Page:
By Kevin M. Burke, President and CEO, ACI-NA
Now at the one-year milestone of widespread travel and local restrictions to help stop the spread of COVID-19, we are reminded that this past year has been incredibly challenging for so many, both personally and professionally. While so much has changed in our industry as we continue to respond to this prolonged crisis, airports remain fully committed to ensuring the health, safety and security of the traveling public and airport workers.
Although North American airports quickly mobilized to protect travelers and workers, the significant drop in passenger traffic has wiped out record growth in air travel and decimated the airport industry’s financial outlook. In 2019, more than 1.9 billion people traveled through North American airports. At the start the pandemic, air travel dropped by upwards of 95 percent. ACI-NA estimates that the pandemic will cost U.S. airports more than $40 billion and Canadian airports more than $5.5 billion — a number that will only grow if the pandemic drags on.
There is no shortage of issues confronting the industry. Early in the pandemic, ACI-NA created the Airport Industry Recovery Advisory Panel to provide the industry with valuable recommendations on immediate term, medium term and long-term measures to address the public health concerns and assist airports coming out of the pandemic.
These initiatives, ranging from restoring confidence in air travel to implementing a wide variety of mitigation strategies, are fostering a completely new level of collaboration across aviation industry stakeholders. We each have a role to play, and the value of partnership has never been more important. As we think about the future, airports leaders should remain cognizant of the ever-evolving airport business model. Our ongoing relationships with airline partners, concessionaires, retailers, service providers, and government regulators are essential to our continued success.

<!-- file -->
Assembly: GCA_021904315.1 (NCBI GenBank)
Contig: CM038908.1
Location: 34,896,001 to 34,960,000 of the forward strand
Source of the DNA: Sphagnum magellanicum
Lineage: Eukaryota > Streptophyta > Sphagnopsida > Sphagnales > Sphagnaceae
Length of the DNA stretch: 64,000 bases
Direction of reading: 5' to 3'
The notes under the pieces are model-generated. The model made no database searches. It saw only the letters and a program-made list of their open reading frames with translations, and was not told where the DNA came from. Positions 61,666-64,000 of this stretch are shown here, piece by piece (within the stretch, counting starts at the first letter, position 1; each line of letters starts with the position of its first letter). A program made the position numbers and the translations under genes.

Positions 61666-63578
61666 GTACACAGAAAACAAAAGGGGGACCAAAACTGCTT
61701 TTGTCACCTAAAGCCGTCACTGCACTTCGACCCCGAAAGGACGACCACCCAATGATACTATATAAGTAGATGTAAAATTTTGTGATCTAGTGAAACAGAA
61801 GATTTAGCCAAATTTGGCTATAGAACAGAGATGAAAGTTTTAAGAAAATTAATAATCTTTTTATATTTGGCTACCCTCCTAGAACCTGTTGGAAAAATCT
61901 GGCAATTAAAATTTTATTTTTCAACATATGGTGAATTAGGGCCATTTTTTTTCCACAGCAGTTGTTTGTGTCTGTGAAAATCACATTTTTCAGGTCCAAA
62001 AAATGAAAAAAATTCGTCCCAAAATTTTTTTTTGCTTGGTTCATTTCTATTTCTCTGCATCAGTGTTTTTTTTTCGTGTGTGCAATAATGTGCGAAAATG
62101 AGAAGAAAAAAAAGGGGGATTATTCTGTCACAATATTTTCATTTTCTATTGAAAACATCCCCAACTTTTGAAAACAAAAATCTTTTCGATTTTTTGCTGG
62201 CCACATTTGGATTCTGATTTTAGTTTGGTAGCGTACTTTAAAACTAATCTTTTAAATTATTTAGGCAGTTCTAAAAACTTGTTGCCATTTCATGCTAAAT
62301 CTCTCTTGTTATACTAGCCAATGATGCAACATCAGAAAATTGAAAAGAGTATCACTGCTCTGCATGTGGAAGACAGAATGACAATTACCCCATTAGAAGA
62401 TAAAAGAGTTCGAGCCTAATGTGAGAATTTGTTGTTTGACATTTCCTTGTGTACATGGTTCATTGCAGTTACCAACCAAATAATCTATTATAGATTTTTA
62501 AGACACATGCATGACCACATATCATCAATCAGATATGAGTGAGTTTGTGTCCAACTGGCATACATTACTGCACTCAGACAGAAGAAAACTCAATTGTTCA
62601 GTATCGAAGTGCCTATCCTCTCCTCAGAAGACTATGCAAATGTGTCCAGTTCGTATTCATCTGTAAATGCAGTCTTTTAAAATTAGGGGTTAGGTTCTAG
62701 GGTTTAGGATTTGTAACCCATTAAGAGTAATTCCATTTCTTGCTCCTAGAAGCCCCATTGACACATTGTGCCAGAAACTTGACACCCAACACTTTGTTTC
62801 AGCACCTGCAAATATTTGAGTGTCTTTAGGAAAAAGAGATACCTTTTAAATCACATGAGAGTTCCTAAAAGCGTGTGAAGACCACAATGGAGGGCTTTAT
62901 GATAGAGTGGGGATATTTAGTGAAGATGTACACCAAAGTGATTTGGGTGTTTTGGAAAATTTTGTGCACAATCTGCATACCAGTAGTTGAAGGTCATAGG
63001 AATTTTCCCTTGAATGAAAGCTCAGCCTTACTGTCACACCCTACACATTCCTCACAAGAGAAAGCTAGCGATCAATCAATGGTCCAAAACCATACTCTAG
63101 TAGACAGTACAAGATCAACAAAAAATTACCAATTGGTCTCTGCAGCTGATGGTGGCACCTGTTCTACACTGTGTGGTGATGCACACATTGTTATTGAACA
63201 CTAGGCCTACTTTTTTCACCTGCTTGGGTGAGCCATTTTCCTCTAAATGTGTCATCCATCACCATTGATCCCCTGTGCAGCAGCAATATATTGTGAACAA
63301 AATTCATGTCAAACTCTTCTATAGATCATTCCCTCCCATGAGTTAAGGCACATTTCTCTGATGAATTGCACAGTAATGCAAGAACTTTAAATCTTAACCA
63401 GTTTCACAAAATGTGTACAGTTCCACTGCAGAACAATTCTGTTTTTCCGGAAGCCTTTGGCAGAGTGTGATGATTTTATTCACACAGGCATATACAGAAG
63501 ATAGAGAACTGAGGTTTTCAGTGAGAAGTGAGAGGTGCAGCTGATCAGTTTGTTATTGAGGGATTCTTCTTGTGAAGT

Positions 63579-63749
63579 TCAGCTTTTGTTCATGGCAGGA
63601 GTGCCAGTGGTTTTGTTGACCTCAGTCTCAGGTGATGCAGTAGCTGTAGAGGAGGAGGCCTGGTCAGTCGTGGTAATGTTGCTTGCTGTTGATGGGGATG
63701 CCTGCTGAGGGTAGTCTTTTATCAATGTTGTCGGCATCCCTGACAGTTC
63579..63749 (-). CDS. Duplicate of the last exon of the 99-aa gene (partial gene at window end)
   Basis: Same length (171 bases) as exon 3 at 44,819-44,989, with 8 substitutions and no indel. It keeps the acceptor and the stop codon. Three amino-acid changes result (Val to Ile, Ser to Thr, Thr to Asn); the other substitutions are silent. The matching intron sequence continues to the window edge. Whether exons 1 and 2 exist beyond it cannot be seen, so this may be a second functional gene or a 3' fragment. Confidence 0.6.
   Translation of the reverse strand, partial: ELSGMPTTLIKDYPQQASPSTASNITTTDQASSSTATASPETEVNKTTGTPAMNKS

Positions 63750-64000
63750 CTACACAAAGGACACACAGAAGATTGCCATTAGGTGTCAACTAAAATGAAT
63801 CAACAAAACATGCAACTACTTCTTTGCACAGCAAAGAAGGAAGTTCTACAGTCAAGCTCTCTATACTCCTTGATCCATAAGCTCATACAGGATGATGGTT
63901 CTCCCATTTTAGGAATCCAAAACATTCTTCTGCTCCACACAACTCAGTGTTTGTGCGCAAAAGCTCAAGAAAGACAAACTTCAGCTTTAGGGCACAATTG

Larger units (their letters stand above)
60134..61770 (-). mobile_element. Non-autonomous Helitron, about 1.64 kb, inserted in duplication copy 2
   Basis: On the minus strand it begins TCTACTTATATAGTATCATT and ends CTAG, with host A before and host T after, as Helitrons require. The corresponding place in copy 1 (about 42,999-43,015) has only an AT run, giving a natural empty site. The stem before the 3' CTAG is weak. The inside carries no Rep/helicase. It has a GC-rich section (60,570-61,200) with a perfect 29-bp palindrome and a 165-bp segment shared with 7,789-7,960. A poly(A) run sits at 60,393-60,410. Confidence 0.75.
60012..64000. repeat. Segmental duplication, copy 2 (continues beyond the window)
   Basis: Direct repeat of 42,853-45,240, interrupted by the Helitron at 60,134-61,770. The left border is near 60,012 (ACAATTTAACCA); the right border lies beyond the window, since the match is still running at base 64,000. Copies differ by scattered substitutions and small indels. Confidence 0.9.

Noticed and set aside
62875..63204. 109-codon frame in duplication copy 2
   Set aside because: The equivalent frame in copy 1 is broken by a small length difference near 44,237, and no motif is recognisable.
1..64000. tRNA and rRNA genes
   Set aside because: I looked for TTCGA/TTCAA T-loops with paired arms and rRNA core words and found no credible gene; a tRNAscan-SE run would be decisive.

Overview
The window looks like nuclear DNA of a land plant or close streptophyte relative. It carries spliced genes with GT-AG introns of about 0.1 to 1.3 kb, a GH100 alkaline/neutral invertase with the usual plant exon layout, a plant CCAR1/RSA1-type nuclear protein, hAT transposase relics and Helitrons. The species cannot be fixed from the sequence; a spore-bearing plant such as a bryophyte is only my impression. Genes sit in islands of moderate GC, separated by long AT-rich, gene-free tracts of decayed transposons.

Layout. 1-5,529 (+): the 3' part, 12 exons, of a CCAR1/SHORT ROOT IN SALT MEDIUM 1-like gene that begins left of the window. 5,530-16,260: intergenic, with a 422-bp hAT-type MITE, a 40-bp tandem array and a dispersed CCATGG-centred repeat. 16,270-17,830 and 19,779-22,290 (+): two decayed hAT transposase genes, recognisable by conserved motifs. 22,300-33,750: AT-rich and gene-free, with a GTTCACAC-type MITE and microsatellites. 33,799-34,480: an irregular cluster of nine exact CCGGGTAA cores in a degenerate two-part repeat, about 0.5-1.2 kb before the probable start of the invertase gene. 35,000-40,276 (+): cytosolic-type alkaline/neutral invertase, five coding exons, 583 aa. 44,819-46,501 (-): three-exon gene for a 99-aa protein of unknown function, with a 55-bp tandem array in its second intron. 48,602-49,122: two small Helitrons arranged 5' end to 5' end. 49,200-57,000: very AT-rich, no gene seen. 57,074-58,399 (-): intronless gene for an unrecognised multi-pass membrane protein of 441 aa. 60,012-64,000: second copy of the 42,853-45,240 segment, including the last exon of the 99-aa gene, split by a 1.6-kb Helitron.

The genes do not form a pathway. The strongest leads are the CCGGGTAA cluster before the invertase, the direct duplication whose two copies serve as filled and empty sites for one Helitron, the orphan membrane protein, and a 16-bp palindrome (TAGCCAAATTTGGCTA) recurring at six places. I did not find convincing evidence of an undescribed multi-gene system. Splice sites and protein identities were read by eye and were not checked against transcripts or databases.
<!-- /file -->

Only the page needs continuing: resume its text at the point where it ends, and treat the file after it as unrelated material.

ACI-NA led the charge in an effort secure $20 billion in immediate financial relief for the U.S. airport industry. We are immensely grateful from the strong support of the U.S. government for airports and their concession partners as they remain open and fully operational though this crisis.
Thanks to the proactive leadership of our team in Ottawa, Canada’s airports received some of the only sector specific COVID support in Canada, with some CAD $1.4 billion through ground rent waivers and deferrals, wage subsidy, and infrastructure funding. However, as the situation in Canada grows more dire each day, our work continues in Canada to secure addition relief to meaningfully address the financial challenges Canada’s airports face.
One of the silver linings to come out of this pandemic is the rapid innovation and the deployment of new technologies to allow for a seamless – and contactless – passenger experience. While most of this progress had seemed years away, the pandemic has accelerated this effort to turn our industry’s aspirations into reality. One thing is clear: the passenger experience will look different than it did before. It is going to be better.
Airports have taken unprecedented actions to limit the spread of COVID-19. As the eternal optimist, I am confident there is a light at the end of the tunnel and much to be done when we emerge from it. From enhancing airport sustainability and resiliency to taking full advantage of automation and big data to enabling a new generation of aircraft to operate at our airports, we face myriad opportunities to make a difference in the aviation industry. All of these opportunities require a ready and able workforce. We look forward to working with the industry to develop training that will help current airport workers adapt as well as prepare the next generation to make their mark on aviation.
Thank you for the continued trust you place in ACI-NA and the immensely talented team here at your trade association. I continue to be proud of our team, our members, and the important work we do on behalf of North American airports.